Research

In the spirit of open access, open science, my PhD ‘The ecology of community environmental groups in NZ’ can be downloaded in it’s wordy entirety here

Here’s a summary of the main contents:

Literature Review Community members engaging in environmental monitoring
Monitoring is a core component of citizen science, which is both a field of inquiry and research process. Activities in recent years have expanded rapidly, leading to inconsistent use of  terminology and weak theorisation. This chapter describes the motivation to volunteer for environmental projects, along with the range of definitions applied to citizen science. Typologies that attempt to define the scope and nature of citizen science are examined, and possible outcomes relating to ways in which community members participate in citizen science are outlined.

Methodology
An overview of the mixed method research design covering the online questionnaire and interviews is included along with the qualitative and quantitative analyses carried out. Methods for disseminating the research e.g., via social media are summarized.

Chapter 4 Action on the ground: A review of community environmental groups’ restoration objectives, activities and partnerships in New Zealand
What are the characteristics of community environmental groups and their projects in New Zealand? Despite the proliferation of community environmental groups in recent years, no studies to date have investigated the diverse nature of these groups and their activities at a national level. This chapter builds a foundation for subsequent chapters by profiling 296 groups, their restoration projects and their partnerships. Published in the New Zealand Journal of Ecology 29(2): 179-189

Chapter 5 The current state of community-based environmental monitoring in New Zealand
How do community environmental groups determine whether they have met their project goals? Little is known about how community environmental groups measure change within their restoration projects and how monitoring toolkits designed specifically for these groups are used. This chapter also investigates contextual factors shaping community-based environmental monitoring such as groups’ characteristics and challenges faced by groups for developing monitoring programmes. Published in the New Zealand Journal of Ecology 30(3): 279-288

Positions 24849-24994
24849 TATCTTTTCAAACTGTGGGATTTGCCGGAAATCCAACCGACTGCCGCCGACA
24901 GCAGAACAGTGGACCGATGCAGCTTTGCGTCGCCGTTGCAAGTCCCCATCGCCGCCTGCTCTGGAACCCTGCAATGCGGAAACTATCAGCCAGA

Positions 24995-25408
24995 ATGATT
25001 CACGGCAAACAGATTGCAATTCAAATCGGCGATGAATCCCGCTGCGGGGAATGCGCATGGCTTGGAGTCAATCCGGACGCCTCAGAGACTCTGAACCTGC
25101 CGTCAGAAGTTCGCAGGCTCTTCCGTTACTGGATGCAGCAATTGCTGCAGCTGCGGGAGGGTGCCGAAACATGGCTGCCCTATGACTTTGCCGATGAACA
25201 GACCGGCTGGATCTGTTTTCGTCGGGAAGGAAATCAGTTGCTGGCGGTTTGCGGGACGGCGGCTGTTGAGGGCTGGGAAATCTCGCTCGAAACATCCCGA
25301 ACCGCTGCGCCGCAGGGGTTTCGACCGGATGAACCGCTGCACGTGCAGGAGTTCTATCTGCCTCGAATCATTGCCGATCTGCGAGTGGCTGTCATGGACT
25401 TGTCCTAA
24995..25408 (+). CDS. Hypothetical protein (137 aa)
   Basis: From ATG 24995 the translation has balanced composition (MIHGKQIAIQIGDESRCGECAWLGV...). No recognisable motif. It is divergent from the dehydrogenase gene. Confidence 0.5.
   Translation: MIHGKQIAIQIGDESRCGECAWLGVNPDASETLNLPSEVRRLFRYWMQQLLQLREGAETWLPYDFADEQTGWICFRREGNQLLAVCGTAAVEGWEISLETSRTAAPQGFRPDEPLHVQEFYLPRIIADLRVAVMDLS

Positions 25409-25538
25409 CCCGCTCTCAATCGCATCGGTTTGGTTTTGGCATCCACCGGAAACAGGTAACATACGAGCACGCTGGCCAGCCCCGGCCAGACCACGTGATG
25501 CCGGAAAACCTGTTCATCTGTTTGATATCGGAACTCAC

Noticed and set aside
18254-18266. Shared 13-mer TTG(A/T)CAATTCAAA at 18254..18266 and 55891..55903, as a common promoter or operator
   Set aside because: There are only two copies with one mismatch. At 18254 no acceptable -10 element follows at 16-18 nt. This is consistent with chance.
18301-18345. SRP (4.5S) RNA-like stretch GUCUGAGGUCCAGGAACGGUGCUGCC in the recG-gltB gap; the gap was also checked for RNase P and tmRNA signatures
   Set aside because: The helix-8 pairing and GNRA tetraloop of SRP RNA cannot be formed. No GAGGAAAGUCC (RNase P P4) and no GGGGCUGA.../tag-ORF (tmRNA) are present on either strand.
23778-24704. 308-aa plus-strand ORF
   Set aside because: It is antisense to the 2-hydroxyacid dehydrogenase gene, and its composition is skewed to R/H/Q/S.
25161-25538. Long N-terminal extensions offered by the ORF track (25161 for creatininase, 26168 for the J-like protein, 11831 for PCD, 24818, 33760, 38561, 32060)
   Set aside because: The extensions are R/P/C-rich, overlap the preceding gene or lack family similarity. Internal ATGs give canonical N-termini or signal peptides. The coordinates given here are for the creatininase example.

Chapter 6 The use and value of citizen science data in New Zealand
How are community-generated environmental data perceived and used? Community environmental groups produce data from their monitoring activities, though how these data are used by the groups themselves and their project partners has been poorly studied. This chapter overviews the diverse societal outcomes experienced by groups in the process of their monitoring activities. Published in the New Zealand Journal of the Royal Society Vol 45(3):151-160.

Chapter 7 Applying citizen science to freshwater ecosystem restoration
Given the increasing focus on water quality decline in New Zealand, what scope is there for citizen science to assist with the provision of water quality data? What principles underpin the development of long-term volunteer environmental monitoring programmes? A strong culture of volunteer water quality monitoring exists in North America, with programmes educating participants, and providing data for research and environmental decision-making. In contrast, few community members in New Zealand participate in monitoring freshwater resources though there is increasing interest in doing so. To progress combined community, scientist and government resource management agency participation in freshwater citizen science programmes, principles underpinning the development and implementation of long-term volunteer monitoring programmes are outlined. To be published in Lake Restoration: A New Zealand Perspective, (eds.) D. Hamilton, K. Collier, C. Howard-Williams, and J. Quinn (Springer, 2016).

Chapter 8 Synthesis
Six recommendations for further social and ecological research are aimed at researchers (university and Crown Research Institutes). A further 3 recommendations for practical action are aimed at researchers and land management agencies.

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